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Italian Drinking Customs
Italians don’t like to drink without eating, so most alcoholic drinks are consumed during the pre-dinner aperitivo or with a meal. It is frowned upon in Italian culture to be excessively drunk in public, so take it easy.
Wine is the most common drink with most meals, as well as water which can be still (liscia) or sparkling (frizzante). However, in the pizzeria, beer is the popular choice, with most Italians ordering a cold, fresh, birra chiara to degrease the palate.
After a meal it is common practice to order a digestivo, a strong alcoholic shot to aid digestion. The most common are grappa, limoncello, and amaro which are served along with the post-dinner espresso.
Coffee Culture in Italy
Italy is renowned for its coffee culture, but there are specific rules to follow and traditions to honor. When entering a bar, you have the choice of consuming standing al banco (at the counter) or al tavolo (at the table). It is cheaper to drink standing up, but you must first pay at the cash desk and then take your receipt to the counter. If you sit down, the price will be higher, and you will receive table service.
Italians never consume milky coffee drinks such as caffè latte or cappuccino after a meal. They are generally considered morning beverages to be sipped with a cornetto (croissant) for breakfast. Pouring warm milk on top of a full stomach is said to mess with digestion, so you may see some raised eyebrows if you order a cappuccino after dinner.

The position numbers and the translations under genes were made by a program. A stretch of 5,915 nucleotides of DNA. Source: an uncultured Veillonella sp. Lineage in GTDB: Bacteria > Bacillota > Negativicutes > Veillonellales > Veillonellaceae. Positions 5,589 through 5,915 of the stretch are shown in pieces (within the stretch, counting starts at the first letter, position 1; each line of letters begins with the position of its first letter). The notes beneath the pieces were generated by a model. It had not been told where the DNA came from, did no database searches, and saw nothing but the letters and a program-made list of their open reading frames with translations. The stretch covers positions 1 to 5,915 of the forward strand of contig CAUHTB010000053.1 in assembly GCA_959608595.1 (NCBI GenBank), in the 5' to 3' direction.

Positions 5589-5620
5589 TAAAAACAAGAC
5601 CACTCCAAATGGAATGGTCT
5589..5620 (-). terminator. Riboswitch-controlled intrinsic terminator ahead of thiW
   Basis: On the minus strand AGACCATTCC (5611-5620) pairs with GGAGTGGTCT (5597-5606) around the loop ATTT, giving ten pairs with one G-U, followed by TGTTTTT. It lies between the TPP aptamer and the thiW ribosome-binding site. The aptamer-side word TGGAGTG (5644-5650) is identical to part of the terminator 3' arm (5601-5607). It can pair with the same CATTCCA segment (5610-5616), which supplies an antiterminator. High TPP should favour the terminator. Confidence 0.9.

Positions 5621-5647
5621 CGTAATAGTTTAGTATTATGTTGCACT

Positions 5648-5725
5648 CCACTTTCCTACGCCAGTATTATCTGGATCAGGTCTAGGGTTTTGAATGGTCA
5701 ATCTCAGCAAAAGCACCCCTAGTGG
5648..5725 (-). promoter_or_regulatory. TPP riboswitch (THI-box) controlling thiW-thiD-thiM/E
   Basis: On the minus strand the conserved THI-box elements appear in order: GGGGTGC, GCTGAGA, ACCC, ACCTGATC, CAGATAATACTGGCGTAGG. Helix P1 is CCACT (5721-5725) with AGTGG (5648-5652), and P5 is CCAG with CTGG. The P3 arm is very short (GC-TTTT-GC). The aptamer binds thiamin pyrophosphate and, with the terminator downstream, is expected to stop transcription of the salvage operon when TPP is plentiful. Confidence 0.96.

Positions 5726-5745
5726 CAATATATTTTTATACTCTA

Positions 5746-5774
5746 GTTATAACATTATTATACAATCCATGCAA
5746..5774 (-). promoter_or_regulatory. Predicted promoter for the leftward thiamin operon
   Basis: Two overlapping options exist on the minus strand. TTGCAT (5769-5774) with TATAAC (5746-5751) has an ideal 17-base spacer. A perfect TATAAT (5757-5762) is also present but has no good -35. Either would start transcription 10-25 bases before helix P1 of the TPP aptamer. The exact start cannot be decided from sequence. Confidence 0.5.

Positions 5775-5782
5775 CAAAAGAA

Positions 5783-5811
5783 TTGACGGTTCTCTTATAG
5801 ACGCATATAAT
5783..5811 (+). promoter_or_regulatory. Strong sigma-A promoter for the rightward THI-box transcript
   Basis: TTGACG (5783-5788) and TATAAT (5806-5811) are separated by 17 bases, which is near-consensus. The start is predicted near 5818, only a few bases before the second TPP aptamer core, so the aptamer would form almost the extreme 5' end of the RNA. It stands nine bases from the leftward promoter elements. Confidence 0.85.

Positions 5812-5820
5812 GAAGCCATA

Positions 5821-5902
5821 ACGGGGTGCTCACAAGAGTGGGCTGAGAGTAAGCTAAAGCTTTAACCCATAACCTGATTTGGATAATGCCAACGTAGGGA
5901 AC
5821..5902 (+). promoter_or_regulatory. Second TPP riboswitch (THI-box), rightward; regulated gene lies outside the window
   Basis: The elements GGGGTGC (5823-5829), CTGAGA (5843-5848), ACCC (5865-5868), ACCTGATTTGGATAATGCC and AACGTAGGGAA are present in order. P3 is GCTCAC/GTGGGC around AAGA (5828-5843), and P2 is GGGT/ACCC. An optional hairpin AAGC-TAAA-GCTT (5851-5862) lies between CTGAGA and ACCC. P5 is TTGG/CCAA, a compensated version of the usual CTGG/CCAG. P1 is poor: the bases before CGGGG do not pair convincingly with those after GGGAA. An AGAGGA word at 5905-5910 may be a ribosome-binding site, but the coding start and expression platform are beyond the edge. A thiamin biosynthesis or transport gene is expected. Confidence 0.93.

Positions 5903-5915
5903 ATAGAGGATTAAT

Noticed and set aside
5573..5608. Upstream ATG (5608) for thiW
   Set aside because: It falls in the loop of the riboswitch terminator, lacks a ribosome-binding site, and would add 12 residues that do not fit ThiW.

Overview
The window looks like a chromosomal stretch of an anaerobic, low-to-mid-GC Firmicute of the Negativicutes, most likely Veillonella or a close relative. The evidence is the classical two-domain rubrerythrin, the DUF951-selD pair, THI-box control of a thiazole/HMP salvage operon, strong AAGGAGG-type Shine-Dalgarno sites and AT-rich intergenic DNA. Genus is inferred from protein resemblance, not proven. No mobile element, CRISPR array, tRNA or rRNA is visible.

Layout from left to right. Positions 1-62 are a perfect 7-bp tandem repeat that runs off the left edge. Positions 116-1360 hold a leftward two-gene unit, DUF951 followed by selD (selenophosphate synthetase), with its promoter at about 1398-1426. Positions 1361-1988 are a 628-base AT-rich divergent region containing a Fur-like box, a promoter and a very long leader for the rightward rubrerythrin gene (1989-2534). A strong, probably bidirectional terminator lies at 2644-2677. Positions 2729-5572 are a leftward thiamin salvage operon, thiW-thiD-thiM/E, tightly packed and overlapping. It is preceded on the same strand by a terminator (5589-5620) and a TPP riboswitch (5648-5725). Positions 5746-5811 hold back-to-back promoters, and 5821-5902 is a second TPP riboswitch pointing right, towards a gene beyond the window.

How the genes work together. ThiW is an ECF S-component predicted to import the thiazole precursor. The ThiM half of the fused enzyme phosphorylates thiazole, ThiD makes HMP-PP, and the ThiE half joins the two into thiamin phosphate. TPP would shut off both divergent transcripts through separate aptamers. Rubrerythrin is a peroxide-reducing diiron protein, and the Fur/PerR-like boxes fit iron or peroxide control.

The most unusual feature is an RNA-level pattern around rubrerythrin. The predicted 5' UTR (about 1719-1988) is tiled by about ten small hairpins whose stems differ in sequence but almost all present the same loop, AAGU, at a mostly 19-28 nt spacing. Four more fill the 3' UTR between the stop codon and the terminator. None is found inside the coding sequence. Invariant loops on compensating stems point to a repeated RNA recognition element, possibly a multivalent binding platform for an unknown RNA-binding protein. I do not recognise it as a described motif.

One of the best ways to avoid standing out as a tourist is to learn a little of the local language. You need not strive for fluency; Italians love to chat, so even just mastering a few basic words and terms will make interacting with the locals much more rewarding.
Simple words that make all the difference are “Please” (per favore), “thank you” (grazie), and “you’re welcome” (prego).
When meeting a stranger or entering a shop, it is customary to formally say good day or good evening (buongiorno, buonasera), and when leaving you should say goodbye (arriverderci). Ciao is a more informal greeting used between friends and younger people.
Italians who are friends greet each other with a kiss, usually first on the left cheek, then on the right. When you are introduced to a new person, shake hands, repeat your name, and say piacere (nice to meet you).
In larger cities such as Venice, Rome, and Florence, language is not a big problem. Most hotels have English speakers at their reception desks; if not, they can always find someone who speaks at least a little English. If your Italy itinerary takes you out into smaller towns, you may have more trouble, but a few easy phrases, some expressive hand gestures, and a big smile will go a long way.
Being late is one of the most famous cultural traits of Italians. Everything moves slower, so embrace the slower pace. Don’t expect punctuality or speedy service, instead, be patient, relax into an easier rhythm, and take the time to soak up your surroundings.
Italian Business Culture
Showing up on time for business appointments is the norm and is expected in Italy. There are more business lunches than business dinners, and even business lunches aren’t common, as Italians view mealtimes as periods of pleasure and relaxation.
Business cards are used throughout Italy, and smart, elegant business suits are worn by both men and women. To be on the safe side, it is best not to use first names or a familiar form of address until invited to do so.
Business gifts are not common, but if one is given, it is usually small and symbolic of your home country, culture, or type of business.